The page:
Jo Carroll

Join the club

Become a member to receive exclusive benefits

Our community is the heart of Silver Travel Advisor, we love nothing more than sharing ideas, inspiration, hints and tips between us.

Come feel the love on a Princess cruise. You’ll enjoy the MedallionClass experience others simply can’t, and it’s exclusively for everyone. Visit incredible destinations and be involved in the best experiences around each one of them.

Experience more with Princess and connect effortlessly with the world around you, spend time away with loved ones, take a moment for yourself, and fall in love with your holiday of a lifetime, every time.

With over 20 years of experience, Wendy Wu Tours has mastered the art of creating exceptional, fully inclusive tours which showcase the very best of each destination.

Each tour is led by a world-class guide, who will highlight the very best of their homeland, and includes authentic cultural experiences so you are not just seeing the sights, but truly immersing yourself in local life.

Say hello to ease at sea. Ambassador’s purpose is simple: they want to inspire every guest to experience authentic cruising, effortlessly and sustainably. Passionate about protecting our oceans and destinations, their ships comply with the highest industry emission standards and there is no single-use plastic on board.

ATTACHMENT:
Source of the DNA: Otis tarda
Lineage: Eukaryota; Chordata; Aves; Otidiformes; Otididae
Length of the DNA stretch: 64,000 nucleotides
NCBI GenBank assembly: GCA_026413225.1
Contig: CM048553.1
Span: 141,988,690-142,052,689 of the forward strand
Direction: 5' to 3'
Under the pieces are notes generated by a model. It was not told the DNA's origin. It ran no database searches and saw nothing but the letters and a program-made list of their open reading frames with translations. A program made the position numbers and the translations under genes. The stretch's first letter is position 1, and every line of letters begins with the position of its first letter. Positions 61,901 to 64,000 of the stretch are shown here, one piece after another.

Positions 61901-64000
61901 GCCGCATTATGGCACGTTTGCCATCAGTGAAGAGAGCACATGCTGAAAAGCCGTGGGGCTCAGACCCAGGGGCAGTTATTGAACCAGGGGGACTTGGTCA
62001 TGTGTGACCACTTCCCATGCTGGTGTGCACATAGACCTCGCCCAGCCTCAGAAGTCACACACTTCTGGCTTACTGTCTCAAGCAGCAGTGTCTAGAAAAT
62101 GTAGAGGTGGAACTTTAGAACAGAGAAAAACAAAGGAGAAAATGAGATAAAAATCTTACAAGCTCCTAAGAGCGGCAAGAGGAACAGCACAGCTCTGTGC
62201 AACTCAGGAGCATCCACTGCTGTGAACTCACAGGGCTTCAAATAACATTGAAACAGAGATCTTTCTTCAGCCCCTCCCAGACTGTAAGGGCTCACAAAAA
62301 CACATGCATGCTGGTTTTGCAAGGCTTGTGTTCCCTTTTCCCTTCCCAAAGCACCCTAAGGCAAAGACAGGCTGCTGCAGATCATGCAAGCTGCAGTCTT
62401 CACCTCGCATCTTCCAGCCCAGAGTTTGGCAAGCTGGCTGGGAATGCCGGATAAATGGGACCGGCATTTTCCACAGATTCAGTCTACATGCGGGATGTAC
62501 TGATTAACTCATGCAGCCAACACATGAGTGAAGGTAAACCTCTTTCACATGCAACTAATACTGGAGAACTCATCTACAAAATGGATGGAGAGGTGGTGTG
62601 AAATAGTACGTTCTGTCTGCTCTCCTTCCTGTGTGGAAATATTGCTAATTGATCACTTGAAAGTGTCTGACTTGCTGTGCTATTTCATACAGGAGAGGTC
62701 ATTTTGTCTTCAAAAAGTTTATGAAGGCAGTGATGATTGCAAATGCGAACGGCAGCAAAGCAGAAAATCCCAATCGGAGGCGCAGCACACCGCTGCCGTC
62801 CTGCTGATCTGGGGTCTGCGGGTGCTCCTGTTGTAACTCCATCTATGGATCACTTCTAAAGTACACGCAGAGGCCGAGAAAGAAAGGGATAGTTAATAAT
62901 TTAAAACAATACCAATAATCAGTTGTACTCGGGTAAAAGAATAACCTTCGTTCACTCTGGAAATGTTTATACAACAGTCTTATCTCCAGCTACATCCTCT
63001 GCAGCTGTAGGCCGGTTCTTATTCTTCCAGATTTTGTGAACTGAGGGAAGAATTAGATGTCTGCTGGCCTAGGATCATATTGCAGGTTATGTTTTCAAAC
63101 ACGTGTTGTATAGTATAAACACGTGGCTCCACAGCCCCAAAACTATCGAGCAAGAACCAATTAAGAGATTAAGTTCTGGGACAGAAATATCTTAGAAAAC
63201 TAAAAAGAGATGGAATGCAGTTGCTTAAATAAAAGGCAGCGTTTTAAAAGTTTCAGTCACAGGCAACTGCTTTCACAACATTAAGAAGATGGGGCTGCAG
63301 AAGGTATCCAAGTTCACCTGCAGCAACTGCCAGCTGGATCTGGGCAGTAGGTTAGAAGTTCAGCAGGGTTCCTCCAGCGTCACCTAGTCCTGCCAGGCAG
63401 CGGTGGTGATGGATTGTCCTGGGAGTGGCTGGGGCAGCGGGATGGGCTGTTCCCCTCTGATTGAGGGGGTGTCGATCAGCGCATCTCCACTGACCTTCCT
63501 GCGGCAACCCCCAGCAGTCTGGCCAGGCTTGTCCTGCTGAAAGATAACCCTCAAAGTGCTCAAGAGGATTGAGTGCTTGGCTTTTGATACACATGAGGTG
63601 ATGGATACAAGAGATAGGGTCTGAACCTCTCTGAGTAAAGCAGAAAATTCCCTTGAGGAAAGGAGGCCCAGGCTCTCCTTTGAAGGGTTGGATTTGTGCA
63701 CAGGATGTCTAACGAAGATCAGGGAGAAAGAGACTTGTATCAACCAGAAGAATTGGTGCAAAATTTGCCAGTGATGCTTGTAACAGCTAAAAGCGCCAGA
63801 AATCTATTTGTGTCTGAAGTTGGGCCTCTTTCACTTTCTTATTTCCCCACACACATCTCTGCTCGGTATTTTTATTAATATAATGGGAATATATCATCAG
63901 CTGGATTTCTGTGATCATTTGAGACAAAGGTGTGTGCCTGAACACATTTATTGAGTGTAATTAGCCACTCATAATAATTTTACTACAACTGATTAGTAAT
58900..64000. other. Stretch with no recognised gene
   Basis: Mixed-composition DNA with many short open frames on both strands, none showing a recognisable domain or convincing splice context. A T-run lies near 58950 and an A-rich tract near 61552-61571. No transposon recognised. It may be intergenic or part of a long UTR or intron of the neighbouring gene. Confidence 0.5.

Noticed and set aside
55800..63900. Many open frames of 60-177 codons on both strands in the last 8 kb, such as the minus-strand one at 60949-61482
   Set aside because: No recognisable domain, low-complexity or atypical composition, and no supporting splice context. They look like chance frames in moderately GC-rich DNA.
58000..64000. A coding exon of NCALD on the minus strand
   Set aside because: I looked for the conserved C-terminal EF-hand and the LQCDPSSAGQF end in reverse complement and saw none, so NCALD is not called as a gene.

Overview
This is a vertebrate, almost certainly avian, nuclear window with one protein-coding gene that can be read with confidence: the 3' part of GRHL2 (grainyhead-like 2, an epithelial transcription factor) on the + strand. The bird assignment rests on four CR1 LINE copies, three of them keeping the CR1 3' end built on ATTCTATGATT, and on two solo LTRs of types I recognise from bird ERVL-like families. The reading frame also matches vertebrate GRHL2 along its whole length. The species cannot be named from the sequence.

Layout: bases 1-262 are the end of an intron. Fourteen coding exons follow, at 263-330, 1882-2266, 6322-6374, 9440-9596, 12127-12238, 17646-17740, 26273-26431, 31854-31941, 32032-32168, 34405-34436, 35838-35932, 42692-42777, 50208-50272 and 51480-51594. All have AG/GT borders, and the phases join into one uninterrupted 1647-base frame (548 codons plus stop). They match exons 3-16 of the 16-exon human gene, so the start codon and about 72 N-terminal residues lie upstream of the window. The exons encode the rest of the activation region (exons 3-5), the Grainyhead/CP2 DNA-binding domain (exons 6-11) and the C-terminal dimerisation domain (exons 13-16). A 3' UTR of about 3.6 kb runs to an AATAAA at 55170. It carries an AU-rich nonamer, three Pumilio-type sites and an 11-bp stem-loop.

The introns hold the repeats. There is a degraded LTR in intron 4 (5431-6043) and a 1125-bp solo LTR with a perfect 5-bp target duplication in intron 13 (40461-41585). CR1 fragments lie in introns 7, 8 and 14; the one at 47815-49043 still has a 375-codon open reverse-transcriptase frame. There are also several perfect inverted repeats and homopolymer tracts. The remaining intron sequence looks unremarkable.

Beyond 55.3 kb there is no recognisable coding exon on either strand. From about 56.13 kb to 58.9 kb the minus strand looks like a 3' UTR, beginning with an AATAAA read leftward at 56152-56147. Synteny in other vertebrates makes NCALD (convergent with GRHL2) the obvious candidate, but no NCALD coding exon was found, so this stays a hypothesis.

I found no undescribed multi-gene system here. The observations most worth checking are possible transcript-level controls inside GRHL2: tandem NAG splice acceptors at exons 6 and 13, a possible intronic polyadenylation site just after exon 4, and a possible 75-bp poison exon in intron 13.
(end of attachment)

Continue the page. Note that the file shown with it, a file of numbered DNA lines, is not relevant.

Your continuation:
On your voyage, you will receive the warmest of welcomes from the Ambassador community as you sail upon the friendliest ships afloat.

This is a global co-operative co-owned by local partners using real local experts and guides, which supports local communities, environments and wildlife. It offers travellers quirky places to stay, activity holidays and learning experiences. Not In The Guidebooks gets travellers off the beaten track into local culture with day experiences and longer, immersive adventures.

From wild wellness breaks in Wales to painting in Portugal, sustainable adventures in Mauritius to food safaris in Brazil, this is immersive, exciting travel.

Seabourn’s five intimate ships carry guests to the heart of great cities, exclusive yacht harbours and secluded coves around the world, while two new purpose-built expedition ships will combine exhilarating adventures in remote destinations with the sophisticated amenities of the world’s finest resorts at sea.

From the luxury of all suite accommodations to complimentary fine wines and spirits, and a no tipping policy, Seabourn exemplifies the definition of travelling well.